Wednesday, May 15, 2013

the utterance of the unutterable: Amiens and Beauvais

After a wonderful breakfast at our B&B, today’s pilgrimage through the French countryside took us to two Gothic Cathedrals: Amiens and its neighbor Beauvais, rivals since the 13th century when the cities argued over who could build the biggest cathedral. 

Beauvais was by far the biggest loser!

Notre Dame d' Amiens is the tallest and largest complete cathedral in France. According to a guidebook, Notre Dame d' Paris would fit twice inside the Amiens Cathedral!

St. Thérèse of Lisieux, another local favorite!

labyrinth, on the nave floor

An unexpected find here was a relic of John the Baptist, whose cult can be found in several chapels and images around the cathedral. In a special case, we saw what since the 12th century has been venerated as John the Baptist’s head:

At our other stop, I found St. Peter's Cathedral at Beauvais quite endearing in a very unexpected way.  It's not just that the Cathedral is missing critical parts, like a nave! According to the story, this bishop wanted to build a taller and bigger structure than any other cathedral -- but the building collapsed, twice! 

I know that technically this makes it an architectural failure. Yet I think this is part of why I liked it so much. It's almost human.

Its tall walls reach up like arms extending to heaven, yet it needs continual support to safeguard the buttresses that remain. The building is not just unfinished, it will never be complete, not in this lifetime – how’s that for a great spiritual metaphor? And of course there's the obvious, pride comes before the fall.

I love being Catholic. I can walk into a new church in a different continent,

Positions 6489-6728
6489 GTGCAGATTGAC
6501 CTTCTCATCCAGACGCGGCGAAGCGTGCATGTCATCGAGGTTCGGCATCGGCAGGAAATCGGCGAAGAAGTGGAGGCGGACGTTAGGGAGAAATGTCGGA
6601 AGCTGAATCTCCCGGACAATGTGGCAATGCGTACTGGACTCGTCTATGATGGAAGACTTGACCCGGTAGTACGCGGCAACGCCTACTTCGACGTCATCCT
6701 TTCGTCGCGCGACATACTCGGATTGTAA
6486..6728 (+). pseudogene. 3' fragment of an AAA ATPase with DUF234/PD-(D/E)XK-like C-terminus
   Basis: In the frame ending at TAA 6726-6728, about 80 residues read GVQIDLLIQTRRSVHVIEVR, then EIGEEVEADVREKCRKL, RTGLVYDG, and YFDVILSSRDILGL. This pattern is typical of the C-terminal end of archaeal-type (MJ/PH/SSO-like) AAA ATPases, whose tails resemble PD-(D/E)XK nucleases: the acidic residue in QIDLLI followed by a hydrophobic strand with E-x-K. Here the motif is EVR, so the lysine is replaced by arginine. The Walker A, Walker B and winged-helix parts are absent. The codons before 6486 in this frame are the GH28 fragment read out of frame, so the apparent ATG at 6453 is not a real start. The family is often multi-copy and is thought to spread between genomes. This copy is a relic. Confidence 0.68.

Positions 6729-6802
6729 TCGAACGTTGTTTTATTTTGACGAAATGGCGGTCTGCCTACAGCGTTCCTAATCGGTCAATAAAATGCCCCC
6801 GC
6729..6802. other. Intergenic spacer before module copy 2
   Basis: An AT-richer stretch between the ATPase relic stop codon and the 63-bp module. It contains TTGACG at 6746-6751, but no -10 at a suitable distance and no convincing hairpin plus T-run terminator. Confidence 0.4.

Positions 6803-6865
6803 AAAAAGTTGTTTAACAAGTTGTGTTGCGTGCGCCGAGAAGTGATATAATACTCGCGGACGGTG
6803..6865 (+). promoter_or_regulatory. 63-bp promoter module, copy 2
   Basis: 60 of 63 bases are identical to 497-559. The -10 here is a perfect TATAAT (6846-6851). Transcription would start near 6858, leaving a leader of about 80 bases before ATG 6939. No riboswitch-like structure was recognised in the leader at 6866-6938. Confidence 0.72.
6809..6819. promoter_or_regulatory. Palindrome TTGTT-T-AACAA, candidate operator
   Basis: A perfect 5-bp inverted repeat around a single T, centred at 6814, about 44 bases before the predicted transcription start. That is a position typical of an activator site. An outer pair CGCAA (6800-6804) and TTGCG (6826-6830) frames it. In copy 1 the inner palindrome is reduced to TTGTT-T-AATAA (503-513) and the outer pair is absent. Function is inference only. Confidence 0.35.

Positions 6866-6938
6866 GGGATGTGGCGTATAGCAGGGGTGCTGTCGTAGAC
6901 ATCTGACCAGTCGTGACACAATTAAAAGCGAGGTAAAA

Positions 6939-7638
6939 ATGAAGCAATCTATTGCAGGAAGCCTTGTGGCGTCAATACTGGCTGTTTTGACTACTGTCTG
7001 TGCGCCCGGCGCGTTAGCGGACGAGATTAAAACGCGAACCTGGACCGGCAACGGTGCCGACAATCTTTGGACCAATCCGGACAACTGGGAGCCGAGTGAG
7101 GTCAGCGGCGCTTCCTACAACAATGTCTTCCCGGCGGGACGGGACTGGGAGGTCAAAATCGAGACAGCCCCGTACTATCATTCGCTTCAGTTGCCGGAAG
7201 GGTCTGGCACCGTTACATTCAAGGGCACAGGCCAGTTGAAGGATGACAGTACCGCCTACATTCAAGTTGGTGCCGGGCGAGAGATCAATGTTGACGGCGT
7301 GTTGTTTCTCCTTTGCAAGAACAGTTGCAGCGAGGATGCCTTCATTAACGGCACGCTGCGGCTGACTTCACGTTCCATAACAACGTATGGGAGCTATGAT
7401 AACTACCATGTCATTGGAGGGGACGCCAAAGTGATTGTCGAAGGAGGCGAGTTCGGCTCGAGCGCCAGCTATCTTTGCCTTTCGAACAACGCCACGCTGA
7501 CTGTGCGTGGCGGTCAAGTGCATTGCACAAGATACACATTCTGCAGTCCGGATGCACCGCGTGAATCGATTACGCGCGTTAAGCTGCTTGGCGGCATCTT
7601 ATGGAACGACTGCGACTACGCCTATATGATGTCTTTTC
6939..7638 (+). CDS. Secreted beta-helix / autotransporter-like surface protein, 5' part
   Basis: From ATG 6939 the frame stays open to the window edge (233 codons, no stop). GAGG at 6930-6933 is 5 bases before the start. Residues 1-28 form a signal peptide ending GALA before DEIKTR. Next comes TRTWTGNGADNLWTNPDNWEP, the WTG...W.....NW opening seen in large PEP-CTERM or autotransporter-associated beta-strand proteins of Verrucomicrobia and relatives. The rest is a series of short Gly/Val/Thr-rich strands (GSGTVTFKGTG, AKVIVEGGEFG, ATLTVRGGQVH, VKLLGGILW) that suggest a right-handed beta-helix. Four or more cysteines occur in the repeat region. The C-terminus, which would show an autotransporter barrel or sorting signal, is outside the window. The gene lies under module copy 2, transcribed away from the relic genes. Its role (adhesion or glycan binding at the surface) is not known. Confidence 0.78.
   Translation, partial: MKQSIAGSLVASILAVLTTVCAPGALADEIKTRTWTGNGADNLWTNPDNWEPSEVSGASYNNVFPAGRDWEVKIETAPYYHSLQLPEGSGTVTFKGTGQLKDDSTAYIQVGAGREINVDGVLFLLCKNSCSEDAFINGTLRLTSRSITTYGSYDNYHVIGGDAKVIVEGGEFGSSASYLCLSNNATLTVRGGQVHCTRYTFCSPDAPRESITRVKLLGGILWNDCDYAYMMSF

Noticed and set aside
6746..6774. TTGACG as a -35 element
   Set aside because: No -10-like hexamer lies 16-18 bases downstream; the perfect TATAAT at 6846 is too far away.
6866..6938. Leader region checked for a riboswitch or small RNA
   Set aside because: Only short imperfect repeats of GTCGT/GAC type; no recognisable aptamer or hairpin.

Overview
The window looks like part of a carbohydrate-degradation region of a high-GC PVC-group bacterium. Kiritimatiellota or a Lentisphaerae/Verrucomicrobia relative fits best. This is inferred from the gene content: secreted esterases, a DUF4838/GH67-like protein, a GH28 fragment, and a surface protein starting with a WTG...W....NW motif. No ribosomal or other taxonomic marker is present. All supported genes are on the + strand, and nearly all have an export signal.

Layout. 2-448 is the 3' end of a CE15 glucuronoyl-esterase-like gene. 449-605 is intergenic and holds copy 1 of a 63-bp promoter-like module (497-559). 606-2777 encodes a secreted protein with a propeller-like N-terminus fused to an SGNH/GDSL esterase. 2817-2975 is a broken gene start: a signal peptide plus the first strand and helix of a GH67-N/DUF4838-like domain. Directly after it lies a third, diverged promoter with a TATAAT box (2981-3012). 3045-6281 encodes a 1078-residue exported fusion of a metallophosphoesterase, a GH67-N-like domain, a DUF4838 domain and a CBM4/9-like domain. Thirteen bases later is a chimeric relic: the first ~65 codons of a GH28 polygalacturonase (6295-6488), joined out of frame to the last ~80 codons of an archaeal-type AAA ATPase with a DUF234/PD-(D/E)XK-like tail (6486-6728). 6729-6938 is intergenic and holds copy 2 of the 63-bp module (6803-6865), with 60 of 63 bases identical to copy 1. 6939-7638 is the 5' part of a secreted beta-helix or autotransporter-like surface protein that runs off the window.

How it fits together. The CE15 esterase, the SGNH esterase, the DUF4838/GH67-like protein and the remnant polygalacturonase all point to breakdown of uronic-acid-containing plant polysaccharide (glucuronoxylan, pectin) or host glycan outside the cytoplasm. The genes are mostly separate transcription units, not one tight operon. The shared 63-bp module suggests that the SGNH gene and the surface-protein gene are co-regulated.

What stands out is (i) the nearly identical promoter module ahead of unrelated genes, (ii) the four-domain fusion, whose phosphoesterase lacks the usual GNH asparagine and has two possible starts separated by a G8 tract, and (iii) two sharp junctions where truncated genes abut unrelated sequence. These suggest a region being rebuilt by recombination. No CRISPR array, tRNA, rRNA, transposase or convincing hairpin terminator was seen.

not speak the language, 
and recognize the world-wide symbol for the Year of Faith!

our dear Thérèse of Lisieux

Not unexpectedly, both cathedrals had special shrines to St. Joan of Arc. I learned that the bishop of Beauvais headed the Inquisition case against Joan. Some say this is why “his cathedral” began to collapse…

Joan of Arc at Beauvais

One more thing -- I should note that my mother-in-law MarySue Schriber is an Edith Wharton scholar. Much to our delight, as we travel on our modern "motor-flight," MarySue has been reading pieces of one of Wharton’s books (edited by MarySue!), “A Motor-Flight Through France.”

Here’s what Edith Wharton had to say in 1908 about her encounter in  with the Beauvais Cathedral:
“Beauvais has at least none of the ungainliness of failure: it is like a great hymn interrupted, not one in which the voices have flagged; and to the desultory mind such attempts seem to deserve a place among the fragmentary glories of great art. It is, at any rate, an example of what the Gothic spirit, pushed to its logical conclusion, strove for: the utterance of the unutterable.”